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City commissioners should take time to examine their options before committing to a housing trust fund to address local affordable housing needs.
A local group has done an impressive job of mobilizing the community in an effort to provide more affordable housing in the community, but Lawrence city commissioners are right to take time to gather more information before committing to the creation of a housing trust fund.
There’s no use waiting for a magic solution, legislators. It’s time to pass a balanced budget and go home.
Putting off state budget decisions won’t make those decisions any easier. It’s not like members couldn’t see this problem coming. When the session started in January, the state already had seen a serious decline in revenue because of income tax cuts approved three years ago, but legislative leaders said they couldn’t get serious about working on a budget until after new revenue estimates were released in April. So legislators all went home for three weeks to await the new numbers — which turned out to show an even larger revenue shortfall.
Don’t let the Memorial Day holiday pass without pausing to remember and honor the sacrifice of those serving in the U.S. military.
In an essay written for CNN, retired Staff Sgt. Luke Murphy shared his thoughts about Memorial Day last week. Murphy served two tours with the 101st Airborne Divisions 187th Infantry Regiment in Iraq and had his right leg amputated because of wounds suffered in a roadside bomb blast in 2006.
Secretary of State Kris Kobach says his office will begin almost immediately to enforce new, tougher voter fraud laws that are on their way to the governor’s desk.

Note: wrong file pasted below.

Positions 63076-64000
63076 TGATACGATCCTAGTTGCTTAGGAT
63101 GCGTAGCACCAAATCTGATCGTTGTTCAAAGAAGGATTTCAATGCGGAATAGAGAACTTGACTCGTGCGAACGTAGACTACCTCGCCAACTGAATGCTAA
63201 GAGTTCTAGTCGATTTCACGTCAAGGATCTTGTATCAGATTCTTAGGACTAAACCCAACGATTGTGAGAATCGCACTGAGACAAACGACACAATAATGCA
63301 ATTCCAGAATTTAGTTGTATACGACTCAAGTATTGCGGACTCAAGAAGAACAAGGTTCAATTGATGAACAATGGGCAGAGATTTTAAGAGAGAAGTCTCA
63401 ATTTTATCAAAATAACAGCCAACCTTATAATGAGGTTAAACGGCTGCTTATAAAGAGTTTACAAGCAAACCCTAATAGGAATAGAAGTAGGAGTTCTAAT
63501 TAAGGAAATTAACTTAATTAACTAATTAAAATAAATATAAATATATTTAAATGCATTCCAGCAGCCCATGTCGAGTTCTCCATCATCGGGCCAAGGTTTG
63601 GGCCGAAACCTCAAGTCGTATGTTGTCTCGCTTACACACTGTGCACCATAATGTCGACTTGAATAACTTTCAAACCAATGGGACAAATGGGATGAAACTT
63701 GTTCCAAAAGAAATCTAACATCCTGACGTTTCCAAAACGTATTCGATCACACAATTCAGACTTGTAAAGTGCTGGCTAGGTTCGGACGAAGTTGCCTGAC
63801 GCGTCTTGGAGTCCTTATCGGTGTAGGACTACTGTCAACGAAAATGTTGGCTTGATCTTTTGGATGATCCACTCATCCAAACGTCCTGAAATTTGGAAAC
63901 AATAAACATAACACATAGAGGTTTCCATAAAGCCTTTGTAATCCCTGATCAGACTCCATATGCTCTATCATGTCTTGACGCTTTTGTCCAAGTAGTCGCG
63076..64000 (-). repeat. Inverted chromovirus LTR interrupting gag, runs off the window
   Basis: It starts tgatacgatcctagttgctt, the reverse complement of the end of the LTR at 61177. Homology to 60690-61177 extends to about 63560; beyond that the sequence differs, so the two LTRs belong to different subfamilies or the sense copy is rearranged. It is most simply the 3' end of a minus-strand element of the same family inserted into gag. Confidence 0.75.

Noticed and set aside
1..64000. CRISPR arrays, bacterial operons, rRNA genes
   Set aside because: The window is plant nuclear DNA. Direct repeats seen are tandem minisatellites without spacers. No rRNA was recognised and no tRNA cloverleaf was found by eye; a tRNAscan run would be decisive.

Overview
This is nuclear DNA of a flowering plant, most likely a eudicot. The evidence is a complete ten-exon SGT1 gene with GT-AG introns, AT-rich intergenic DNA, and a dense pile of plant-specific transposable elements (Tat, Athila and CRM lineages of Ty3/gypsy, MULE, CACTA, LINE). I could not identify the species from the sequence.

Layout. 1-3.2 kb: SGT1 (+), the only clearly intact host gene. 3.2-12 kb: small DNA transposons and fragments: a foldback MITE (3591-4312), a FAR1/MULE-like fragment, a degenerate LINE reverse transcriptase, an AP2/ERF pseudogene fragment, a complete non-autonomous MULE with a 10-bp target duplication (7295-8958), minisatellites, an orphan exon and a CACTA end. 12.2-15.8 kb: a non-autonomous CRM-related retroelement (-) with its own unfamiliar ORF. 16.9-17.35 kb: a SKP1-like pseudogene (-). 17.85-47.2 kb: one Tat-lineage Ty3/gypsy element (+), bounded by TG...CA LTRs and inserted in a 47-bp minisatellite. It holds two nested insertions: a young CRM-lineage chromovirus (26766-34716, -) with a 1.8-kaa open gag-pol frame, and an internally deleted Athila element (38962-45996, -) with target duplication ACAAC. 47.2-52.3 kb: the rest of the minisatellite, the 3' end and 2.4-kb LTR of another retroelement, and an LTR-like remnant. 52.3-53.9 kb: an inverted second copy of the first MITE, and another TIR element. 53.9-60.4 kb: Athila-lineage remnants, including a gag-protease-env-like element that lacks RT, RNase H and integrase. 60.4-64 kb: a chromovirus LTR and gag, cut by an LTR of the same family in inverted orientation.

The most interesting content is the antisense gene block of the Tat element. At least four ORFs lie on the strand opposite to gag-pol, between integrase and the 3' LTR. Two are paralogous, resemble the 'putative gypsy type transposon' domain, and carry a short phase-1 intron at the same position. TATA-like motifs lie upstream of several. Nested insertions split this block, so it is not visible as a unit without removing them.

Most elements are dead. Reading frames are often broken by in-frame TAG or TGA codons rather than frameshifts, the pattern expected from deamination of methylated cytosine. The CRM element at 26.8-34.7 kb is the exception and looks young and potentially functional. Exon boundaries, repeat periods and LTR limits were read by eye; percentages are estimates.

A bill that takes away local control of voter fraud prosecutions and allows people who violate state voting laws out of confusion or a simple misunderstanding to be convicted of a felony and sentenced to jail is now on its way to Gov. Sam Brownback’s desk.
Government officials shouldn’t be allowed to use private email accounts to circumvent the Kansas Open Records Act.
Public officials’ use of private email has been making the headlines at both the state and national levels recently, lending support to the Kansas attorney general’s effort to close an important loophole in the Kansas Open Records Act.
The Lawrence City Commission is facing a number of big issues but none more important than the selection of a new city manager.
Hiring a new city manager is a big responsibility, and Lawrence city commissioners are right to seek additional input and expertise in conducting their search.
Tying policy changes to funding for the Kansas court system fundamentally alters the balance of power among the state’s three branches of government.
Blackmail is a strong word, a word that Kansans certainly wouldn’t want to have attached to actions of their elected state representatives. And yet, that word comes dangerously close to describing the approach some members of the Kansas Senate are taking toward the bill that funds the state’s judicial branch.
There’s a big difference between helping someone meet the requirements to build a structure in Douglas County and helping someone build a structure in Douglas County without meeting the requirements.
Bringing more consistency to the county’s code enforcement is a good goal. So is having staff that is more focused on helping people meet code requirements than on punishing people for not meeting the codes.
Legislative plans to change the local election schedule just aren’t making sense.
Things always get a little crazy at the end of a legislative session, but progress on legislation to change the timing of local elections has been particularly hard to follow this year.
Elected Kansas leaders aren’t inspiring much confidence in their ability to handle the state’s budget crisis.
“Lawmakers express frustration as end of session approaches,” read a headline in Friday’s Journal-World. Lawmakers should rest assured they are not alone in their frustration.